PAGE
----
Paradise losses.

AuthorCooper, Tim
PositionAccountants in Indonesia

It's got paddy fields, tropical sunshine, sandy beaches running down to the Indian Ocean -- and corruption, civil unrest, an appalling human rights record and an economy in crisis. Tim Cooper asks whether doing business in Indonesia is a fascinating challenge or just a nightmare

On 13 September a bomb exploded at the Jakarta Stock Exchange killing at least 10 people and severely wounding many others. The explosion happened the day before a hearing in the trial of former President Suharto, although Major-General Nurfaizi, the Jakarta police chief, would not speculate about political motives behind the bombing. But the apparent inability of the police to investigate this crime or to identify any of the culprits has led to speculation about the former dictator's continued hold over the power structures in Indonesia.

Immediately after news of the explosion the rupiah plummeted to its lowest level in weeks. It ended the day at Rp8.800 -- 250 points lower than it had begun -- while the Jakarta Stock Index dropped to its lowest level this year at 442.091. Rizal Ramli, the Indonesian minister for economics, and John Dodsworth, country manager for the International Monetary Fund (IMF), agreed that the bombings would have a negative impact on the Indonesian economy, but said the effects would be temporary.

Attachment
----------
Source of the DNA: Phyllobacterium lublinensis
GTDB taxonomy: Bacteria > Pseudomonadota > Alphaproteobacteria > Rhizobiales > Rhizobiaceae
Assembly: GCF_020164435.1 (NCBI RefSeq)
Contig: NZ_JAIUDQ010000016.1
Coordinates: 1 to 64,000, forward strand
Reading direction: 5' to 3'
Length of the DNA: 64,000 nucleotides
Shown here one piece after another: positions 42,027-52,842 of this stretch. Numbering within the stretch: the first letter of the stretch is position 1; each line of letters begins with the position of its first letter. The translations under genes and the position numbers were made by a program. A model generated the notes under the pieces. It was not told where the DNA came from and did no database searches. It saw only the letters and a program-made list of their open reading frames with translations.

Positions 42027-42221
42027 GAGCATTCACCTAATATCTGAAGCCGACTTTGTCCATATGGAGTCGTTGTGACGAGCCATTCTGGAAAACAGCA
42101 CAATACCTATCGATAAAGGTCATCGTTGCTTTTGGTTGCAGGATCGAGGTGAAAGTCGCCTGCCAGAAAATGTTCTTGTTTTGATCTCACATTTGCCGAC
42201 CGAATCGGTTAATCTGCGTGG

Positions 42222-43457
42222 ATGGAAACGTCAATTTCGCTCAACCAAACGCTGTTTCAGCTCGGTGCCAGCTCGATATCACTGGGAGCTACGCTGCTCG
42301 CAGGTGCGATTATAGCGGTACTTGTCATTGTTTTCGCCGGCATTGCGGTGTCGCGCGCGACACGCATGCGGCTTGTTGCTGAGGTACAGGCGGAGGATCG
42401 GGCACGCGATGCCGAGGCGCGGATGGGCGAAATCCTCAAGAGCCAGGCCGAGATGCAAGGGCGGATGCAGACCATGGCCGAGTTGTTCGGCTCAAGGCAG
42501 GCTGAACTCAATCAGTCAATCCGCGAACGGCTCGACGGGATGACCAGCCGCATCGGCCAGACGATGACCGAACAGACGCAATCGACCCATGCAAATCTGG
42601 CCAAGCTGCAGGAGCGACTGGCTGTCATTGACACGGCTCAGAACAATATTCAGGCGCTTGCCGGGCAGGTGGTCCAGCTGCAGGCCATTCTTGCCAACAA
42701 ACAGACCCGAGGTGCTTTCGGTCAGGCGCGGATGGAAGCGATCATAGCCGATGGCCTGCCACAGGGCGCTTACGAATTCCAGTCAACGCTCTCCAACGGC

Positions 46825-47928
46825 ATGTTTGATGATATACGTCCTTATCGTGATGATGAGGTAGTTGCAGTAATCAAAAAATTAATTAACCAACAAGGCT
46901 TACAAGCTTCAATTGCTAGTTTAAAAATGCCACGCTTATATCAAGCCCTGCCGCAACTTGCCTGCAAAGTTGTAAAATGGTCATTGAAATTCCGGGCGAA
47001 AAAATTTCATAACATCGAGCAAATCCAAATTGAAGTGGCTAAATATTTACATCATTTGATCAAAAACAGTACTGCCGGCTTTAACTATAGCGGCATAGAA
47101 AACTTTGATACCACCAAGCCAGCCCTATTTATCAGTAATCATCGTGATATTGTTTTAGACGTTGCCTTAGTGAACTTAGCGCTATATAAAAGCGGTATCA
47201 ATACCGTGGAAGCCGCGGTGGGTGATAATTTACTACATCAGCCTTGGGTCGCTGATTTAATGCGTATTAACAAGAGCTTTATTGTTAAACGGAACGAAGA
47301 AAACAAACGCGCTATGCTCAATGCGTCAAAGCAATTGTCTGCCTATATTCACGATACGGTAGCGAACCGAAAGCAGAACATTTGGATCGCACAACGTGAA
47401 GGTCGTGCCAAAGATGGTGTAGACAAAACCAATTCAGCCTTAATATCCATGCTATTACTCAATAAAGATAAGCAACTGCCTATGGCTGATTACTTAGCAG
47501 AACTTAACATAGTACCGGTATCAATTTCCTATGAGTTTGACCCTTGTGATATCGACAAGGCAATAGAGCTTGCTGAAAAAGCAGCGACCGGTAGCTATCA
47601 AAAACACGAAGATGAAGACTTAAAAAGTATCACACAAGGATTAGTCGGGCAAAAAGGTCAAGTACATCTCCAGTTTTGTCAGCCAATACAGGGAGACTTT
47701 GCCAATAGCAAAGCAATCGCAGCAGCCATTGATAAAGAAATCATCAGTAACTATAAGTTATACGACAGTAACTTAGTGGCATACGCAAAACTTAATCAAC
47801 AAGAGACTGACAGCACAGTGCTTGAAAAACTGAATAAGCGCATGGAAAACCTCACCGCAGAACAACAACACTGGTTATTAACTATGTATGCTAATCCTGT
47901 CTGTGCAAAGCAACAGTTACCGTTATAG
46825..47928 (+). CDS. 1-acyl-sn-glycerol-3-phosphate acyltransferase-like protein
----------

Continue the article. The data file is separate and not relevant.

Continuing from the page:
The trouble, however, did not stop there. The same week as the explosion, three humanitarian workers were killed in Atambua, West Timor, when thousands of militiamen retaliated against the murder of their leader, Olivio Moruk, by attacking the United Nations High Commission for Refugees. The three UN workers were reportedly forced outside their offices, beaten and stabbed to death and their bodies were burnt in front of the office.

The World Bank and the US have warned Indonesia that it faces a loss of international support unless it brings the pro-Jakarta militiamen responsible for the attack under control. And it desperately needs this support -- not least in the form of IMF loans -- because the country has not recovered from the economic crisis which hit Asia in 1997-98.

International aid donors have agreed to give the country $4.8 billion over the next year to help rebuild its economy, despite continuing political and corruption problems and ongoing violence in West Timor. A report from the World Bank on 13 October said that, although Indonesia's economy was showing signs of recovery "factors such as political uncertainty, regional unrest and...

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